Eastern Extension Tel. Co. v. United StatesAnnotate this Case
251 U.S. 355 (1920)
U.S. Supreme Court
Eastern Extension Tel. Co. v. United States, 251 U.S. 355 (1920)
Eastern Extension, Australasia & China
Telegraph Company, Limited v. United States
Argued December 15, 1919
Decided January 12, 1920
251 U.S. 355
APPEAL FROM THE COURT OF CLAIMS
The Court of Claims is without jurisdiction of a claim based on an obligation of the United States growing directly out of the treaty with Spain ceding the Philippine Islands or on one imposed by principles of international law as a consequence of the cession. Pp. 251 U. S. 357, 251 U. S. 362. Eastern Extension Tel. Co. v. United States,231 U. S. 326; Jud.Code, § 153.
To create an express or, (in a strict sense) an implied contract binding the United States, some officer with express or implied power to commit the government must have intended that result. P. 251 U. S. 363.
A cable company holding Spanish concessions in the Philippines obliging it to transmit government messages, in part free and in part at reduced rates, and to pay certain taxes, and entitling it to a subsidy, claimed the subsidy from the United States upon the ground that the government, by accepting the benefits, had assumed the burdens of the concessions. Held that no such contract could be derived from the facts as found. Id.
Such a contract could not be implied from the use of the cable service in transmitting government messages when the government paid
the rates, in part reduced but all as fixed and charged by the company, and, through the Secretary of War, expressly declined free service. P. 251 U. S. 363.
Nor did any liability of the United States arise from expenditures made by the company in voluntarily extending its lines with approval of the government given without prejudice to the government's rights. P. 251 U. S. 364.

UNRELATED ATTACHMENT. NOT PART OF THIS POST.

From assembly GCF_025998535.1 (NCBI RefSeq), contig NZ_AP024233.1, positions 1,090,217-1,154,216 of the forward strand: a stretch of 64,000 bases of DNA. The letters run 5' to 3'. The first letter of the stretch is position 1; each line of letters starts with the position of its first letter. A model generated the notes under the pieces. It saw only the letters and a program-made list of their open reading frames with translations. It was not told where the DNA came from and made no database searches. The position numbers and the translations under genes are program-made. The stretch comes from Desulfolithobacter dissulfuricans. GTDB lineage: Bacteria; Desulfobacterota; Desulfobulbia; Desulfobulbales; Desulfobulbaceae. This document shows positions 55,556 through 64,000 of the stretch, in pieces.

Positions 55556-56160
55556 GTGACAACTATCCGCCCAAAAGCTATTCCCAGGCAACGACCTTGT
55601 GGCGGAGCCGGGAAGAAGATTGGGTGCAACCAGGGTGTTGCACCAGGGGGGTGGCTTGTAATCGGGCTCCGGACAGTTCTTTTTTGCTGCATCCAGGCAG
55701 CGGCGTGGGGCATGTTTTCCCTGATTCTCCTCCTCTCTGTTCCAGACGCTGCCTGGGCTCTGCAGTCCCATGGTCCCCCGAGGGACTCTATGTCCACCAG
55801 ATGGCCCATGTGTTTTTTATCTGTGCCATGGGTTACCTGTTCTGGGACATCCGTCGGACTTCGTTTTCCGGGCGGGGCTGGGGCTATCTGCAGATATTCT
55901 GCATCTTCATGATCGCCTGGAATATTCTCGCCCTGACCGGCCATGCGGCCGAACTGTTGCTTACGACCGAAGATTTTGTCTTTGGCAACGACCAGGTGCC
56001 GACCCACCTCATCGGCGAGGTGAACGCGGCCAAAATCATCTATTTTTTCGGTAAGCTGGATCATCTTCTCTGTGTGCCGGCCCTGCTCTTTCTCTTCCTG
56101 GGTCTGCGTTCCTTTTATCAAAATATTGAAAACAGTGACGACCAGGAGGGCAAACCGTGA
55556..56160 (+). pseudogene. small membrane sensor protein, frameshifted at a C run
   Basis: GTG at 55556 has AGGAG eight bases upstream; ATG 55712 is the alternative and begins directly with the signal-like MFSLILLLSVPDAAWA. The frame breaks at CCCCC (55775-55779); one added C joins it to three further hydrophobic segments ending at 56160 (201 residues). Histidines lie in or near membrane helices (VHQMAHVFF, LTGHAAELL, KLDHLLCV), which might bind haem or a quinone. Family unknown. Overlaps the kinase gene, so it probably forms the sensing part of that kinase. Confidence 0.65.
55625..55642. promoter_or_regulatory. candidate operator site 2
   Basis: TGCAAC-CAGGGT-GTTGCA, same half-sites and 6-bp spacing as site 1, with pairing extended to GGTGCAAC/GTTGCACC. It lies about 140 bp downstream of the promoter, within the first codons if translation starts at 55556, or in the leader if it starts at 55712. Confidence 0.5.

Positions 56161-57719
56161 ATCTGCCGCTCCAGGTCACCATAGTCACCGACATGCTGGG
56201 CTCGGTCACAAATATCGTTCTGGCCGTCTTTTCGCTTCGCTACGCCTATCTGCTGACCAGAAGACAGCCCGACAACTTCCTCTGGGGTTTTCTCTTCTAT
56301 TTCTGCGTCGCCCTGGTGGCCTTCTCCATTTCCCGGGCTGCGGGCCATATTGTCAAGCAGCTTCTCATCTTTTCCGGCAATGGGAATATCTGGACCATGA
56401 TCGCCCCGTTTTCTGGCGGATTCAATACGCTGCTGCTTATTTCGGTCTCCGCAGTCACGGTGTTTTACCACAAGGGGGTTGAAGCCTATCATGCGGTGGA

The acceptance by subordinate executive officials of the Insular government of payments tendered by the cable company in connection with statements of account assuming a recognition of its concessions and right to subsidy held no basis for implying an obligation of the United States to pay the subsidy. Id.
54 Ct.Clms. 108 affirmed.
The case is stated in the opinion.
MR. JUSTICE CLARKE delivered the opinion of the Court.
The appellant, claimant, is the grantee from the government of Spain of three concessions to lay down and operate submarine cables. The first one, in 1879, was for the exclusive privilege, for forty years, of constructing and operating a cable between the Island of Luzon and Hong Kong. It was landed at Bolinao on the northerly coast of Luzon, and dispatches were transmitted to Manila and other places by government owned land lines, which were subject to interruption. This concession required that official messages be transmitted free and be given precedence. In 1898, a second concession, supplemental to the first, empowered the claimant to extend its cable to Manila, and the term of the prior exclusive grant was extended twenty years, with the same priority for official dispatches, but with the provision that they were to be
transmitted free only for the first ten years from the date of this second grant.
In 1897, a third concession, the one with which this case is chiefly concerned, authorized the claimant to lay down and operate three submarine cables connecting the Island of Luzon with three Visayas Islands -- Panay, Negros, and Cebu. This grant required the claimant to operate the cables for twenty years, to give precedence to official dispatches and to charge for them at one-half the rates charged for private messages, to pay a tax of ten percent on receipts in excess of expenses not to exceed
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